Home' Defence Magazine : Issue 9 2009 Contents 37
ChIef InformAtIon offICer GrouP
he 2009 White Paper directed a
new focus on standardisation
of Defence’s business operating
environment through single
desktops and common systems.
Since the release of the Defence
White Paper and Strategic Reform Program (SRP),
the Chief Information Officer (CIO), Greg Farr, and
his executive team have been working collectively
to establish the governance and programming
frameworks for the Information and
Communications Technology (ICT) reform effort to
deliver these outcomes.
The year has culminated in the public
endorsement and recent release of the Defence
ICT Strategy by Minister for Defence Senator
“The Defence ICT Strategy will strengthen the
relationship between Defence’s strategic objectives
and enabling ICT capabilities,” Senator Faulkner said.
“It focuses on a coordinated approach to how
we govern, prioritise, resource and support our ICT
investments across Defence.”
Delivering the opening address at the recent
2009 Military Communications and Information
Systems (MilCIS) Conference, Chief of Navy Vice
Admiral Russ Crane highlighted the importance of
standardisation across Defence’s ICT systems.
“Our systems must match the men and women
at the frontline in flexibility and adaptability in
different threat environments,” VADM Crane said.
“The same must be true of support systems:
personnel management, training, communications
and others. “To maximise operational efficiency, we
need to employ up-to-date technology to train our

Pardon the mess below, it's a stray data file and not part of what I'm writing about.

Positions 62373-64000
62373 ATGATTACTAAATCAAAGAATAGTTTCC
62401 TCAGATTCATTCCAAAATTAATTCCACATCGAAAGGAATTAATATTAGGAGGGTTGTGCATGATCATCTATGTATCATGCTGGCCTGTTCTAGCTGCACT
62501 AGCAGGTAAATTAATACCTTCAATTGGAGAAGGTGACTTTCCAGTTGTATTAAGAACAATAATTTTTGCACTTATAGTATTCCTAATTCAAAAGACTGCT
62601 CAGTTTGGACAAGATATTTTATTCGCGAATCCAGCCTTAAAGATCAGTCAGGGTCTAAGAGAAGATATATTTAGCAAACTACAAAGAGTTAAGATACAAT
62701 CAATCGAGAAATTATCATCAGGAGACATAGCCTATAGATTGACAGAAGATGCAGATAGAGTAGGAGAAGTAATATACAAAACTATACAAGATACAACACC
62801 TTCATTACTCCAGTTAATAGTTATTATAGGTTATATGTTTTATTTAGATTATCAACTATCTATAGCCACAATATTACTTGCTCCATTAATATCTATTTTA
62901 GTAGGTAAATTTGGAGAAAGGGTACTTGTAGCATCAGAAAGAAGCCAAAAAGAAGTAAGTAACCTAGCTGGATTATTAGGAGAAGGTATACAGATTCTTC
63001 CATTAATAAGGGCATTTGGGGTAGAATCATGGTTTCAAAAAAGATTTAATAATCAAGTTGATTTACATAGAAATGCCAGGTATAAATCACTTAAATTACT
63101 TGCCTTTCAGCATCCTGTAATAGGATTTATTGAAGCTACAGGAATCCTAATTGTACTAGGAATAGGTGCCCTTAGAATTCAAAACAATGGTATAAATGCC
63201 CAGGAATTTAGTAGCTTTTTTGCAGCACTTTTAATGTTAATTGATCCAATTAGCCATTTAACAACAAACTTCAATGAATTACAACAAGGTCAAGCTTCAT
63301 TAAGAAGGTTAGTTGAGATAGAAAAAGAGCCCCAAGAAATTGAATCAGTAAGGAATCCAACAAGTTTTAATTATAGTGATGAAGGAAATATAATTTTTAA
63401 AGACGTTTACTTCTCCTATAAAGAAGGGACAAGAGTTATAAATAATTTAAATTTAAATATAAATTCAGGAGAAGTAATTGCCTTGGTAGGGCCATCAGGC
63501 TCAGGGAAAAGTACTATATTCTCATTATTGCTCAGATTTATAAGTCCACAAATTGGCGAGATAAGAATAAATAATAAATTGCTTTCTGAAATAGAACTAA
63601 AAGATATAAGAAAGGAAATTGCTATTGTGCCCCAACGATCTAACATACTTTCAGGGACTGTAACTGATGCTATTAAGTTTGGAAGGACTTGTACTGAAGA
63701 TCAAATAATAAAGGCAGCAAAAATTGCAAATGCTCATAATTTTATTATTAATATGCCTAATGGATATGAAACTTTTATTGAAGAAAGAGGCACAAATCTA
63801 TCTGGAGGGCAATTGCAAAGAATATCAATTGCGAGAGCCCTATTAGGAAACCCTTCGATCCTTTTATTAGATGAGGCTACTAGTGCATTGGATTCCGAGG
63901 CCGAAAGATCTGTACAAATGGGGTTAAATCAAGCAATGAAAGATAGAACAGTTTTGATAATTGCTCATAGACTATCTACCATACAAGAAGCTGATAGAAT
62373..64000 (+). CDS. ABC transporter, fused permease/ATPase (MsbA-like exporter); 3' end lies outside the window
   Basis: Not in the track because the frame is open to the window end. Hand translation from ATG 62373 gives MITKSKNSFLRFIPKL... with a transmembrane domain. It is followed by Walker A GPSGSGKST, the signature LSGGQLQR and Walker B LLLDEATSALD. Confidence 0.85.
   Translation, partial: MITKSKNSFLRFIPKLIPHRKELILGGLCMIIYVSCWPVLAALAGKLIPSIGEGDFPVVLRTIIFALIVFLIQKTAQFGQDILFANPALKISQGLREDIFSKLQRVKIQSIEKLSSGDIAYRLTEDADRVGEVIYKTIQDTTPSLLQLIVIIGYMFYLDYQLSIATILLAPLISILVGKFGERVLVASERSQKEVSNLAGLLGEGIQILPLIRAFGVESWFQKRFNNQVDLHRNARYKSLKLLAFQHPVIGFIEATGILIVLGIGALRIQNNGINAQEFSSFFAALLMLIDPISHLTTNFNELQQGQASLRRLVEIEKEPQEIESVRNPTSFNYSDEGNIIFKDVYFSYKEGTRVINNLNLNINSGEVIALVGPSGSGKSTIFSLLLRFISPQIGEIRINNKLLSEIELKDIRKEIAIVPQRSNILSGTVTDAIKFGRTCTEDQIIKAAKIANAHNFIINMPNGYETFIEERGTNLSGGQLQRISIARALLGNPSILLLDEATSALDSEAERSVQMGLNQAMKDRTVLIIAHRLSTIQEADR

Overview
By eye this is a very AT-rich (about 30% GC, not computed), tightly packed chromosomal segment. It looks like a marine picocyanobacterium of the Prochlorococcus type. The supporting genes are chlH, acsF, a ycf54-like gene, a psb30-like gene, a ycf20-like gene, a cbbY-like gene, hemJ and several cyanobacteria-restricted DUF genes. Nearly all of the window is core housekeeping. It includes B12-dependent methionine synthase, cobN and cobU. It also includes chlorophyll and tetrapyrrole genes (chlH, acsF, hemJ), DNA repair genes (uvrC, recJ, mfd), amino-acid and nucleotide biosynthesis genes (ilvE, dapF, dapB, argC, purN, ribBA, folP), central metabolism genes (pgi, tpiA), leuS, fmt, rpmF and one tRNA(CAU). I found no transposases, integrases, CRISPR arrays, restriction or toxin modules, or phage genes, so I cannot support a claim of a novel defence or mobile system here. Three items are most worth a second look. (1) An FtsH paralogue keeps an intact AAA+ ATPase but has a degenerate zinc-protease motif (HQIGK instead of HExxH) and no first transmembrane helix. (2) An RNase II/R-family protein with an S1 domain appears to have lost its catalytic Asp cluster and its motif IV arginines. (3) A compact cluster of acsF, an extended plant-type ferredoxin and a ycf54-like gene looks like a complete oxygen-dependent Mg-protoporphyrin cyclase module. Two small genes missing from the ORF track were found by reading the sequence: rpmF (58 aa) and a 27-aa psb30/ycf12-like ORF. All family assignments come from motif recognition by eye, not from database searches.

people quickly and thoroughly, and we need to do so
with ICT systems which are the same as those we
ask them to use on operations.
“ICT systems must offer sufficient
commonality amongst the three Services, and
between sea and shore, to enable effective
operations,” VADM Crane said.
The Chief of Navy is also looking forward to the
introduction of the Wide Band Global System (WGS)
satellite constellation – a global network allowing
“I now have fleet units accessing this very
capable broadband satellite system in the Pacific,
the Indian Ocean and the Gulf. I am looking forward
to the phased introduction of this global network,”
VADM Crane said.
ICT is an enabler to operations in an immediate
and primary sense, but also secondarily because it is
critical to the business and support system needed
to put ships to sea and troops in the field.
Throughout 2009, the Chief Information
Officer has worked to build a more stable Defence
ICT network. Partnering with industry to improve
network stability has also resulted in less outages,
higher availability and an improved user experience.
“This has been made possible through key
improvements in our change management processes,
resulting in greater visibility of the impact of change
to our ICT customer base,” Mr Farr said.
“An improved customer engagement process has
been initiated, CIOG is better informed on the impact
that change has, and is in a position to manage the
change timings to reduce this impact to a minimum.”